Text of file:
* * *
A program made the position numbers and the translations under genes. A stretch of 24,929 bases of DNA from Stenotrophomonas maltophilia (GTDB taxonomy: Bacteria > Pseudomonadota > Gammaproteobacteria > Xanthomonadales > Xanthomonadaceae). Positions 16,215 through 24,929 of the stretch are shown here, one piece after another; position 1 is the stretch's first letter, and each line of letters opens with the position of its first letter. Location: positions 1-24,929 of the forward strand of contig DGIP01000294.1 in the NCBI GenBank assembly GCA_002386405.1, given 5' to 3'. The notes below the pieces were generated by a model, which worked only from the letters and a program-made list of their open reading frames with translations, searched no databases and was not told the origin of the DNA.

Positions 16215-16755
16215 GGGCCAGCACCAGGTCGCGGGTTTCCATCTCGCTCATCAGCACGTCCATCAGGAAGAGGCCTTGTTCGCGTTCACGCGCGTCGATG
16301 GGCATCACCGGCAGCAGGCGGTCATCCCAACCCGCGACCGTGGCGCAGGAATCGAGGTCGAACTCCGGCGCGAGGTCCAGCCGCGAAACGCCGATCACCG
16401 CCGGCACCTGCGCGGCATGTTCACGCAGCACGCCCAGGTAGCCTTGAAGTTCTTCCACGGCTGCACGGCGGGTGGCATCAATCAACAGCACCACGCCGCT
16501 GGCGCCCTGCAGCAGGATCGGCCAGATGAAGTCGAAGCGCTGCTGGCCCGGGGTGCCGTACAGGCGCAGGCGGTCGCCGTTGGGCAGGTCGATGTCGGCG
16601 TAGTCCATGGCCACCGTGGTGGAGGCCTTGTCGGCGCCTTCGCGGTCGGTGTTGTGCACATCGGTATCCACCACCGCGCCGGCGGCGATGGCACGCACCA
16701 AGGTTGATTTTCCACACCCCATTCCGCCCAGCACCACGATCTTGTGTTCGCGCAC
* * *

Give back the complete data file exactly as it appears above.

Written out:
A program made the position numbers and the translations under genes. A stretch of 24,929 bases of DNA from Stenotrophomonas maltophilia (GTDB taxonomy: Bacteria > Pseudomonadota > Gammaproteobacteria > Xanthomonadales > Xanthomonadaceae). Positions 16,215 through 24,929 of the stretch are shown here, one piece after another; position 1 is the stretch's first letter, and each line of letters opens with the position of its first letter. Location: positions 1-24,929 of the forward strand of contig DGIP01000294.1 in the NCBI GenBank assembly GCA_002386405.1, given 5' to 3'. The notes below the pieces were generated by a model, which worked only from the letters and a program-made list of their open reading frames with translations, searched no databases and was not told the origin of the DNA.

Positions 16215-16755
16215 GGGCCAGCACCAGGTCGCGGGTTTCCATCTCGCTCATCAGCACGTCCATCAGGAAGAGGCCTTGTTCGCGTTCACGCGCGTCGATG
16301 GGCATCACCGGCAGCAGGCGGTCATCCCAACCCGCGACCGTGGCGCAGGAATCGAGGTCGAACTCCGGCGCGAGGTCCAGCCGCGAAACGCCGATCACCG
16401 CCGGCACCTGCGCGGCATGTTCACGCAGCACGCCCAGGTAGCCTTGAAGTTCTTCCACGGCTGCACGGCGGGTGGCATCAATCAACAGCACCACGCCGCT
16501 GGCGCCCTGCAGCAGGATCGGCCAGATGAAGTCGAAGCGCTGCTGGCCCGGGGTGCCGTACAGGCGCAGGCGGTCGCCGTTGGGCAGGTCGATGTCGGCG
16601 TAGTCCATGGCCACCGTGGTGGAGGCCTTGTCGGCGCCTTCGCGGTCGGTGTTGTGCACATCGGTATCCACCACCGCGCCGGCGGCGATGGCACGCACCA
16701 AGGTTGATTTTCCACACCCCATTCCGCCCAGCACCACGATCTTGTGTTCGCGCAC